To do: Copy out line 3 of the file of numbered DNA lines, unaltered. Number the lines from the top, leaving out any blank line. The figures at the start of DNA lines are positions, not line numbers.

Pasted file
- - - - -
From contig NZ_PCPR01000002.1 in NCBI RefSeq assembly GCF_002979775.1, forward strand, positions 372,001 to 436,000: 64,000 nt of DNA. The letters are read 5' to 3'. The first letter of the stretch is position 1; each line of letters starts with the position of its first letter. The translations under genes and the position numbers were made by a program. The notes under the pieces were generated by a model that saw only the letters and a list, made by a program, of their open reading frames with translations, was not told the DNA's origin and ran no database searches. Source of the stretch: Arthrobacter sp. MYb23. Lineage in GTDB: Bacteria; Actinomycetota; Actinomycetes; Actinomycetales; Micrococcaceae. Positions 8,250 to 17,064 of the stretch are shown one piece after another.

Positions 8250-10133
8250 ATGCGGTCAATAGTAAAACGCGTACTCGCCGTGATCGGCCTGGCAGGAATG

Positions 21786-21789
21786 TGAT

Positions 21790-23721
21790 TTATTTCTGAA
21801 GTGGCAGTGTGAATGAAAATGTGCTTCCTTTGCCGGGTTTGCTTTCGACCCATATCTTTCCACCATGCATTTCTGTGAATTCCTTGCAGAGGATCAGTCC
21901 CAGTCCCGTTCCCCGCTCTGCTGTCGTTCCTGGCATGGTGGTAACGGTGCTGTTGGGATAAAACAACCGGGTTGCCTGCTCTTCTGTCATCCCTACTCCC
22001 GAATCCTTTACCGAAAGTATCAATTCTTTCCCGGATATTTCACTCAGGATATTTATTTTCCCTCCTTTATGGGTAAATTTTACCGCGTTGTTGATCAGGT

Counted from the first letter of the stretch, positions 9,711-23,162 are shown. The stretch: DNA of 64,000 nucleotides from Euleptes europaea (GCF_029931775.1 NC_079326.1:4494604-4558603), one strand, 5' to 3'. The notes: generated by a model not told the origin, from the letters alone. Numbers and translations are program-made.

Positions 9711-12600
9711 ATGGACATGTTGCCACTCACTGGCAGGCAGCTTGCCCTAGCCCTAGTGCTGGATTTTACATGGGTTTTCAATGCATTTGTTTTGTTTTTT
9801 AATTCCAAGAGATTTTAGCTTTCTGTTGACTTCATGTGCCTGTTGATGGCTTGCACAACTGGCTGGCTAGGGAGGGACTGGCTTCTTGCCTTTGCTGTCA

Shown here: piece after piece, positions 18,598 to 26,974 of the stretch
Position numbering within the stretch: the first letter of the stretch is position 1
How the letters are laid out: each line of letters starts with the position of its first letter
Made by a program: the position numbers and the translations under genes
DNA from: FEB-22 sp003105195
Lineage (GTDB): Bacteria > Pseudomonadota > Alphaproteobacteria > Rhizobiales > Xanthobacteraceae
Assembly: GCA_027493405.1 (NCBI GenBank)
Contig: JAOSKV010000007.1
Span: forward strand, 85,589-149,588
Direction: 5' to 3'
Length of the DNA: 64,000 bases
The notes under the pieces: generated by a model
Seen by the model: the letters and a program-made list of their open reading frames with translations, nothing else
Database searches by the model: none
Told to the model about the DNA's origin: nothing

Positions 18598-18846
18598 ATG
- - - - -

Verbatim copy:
8250 ATGCGGTCAATAGTAAAACGCGTACTCGCCGTGATCGGCCTGGCAGGAATG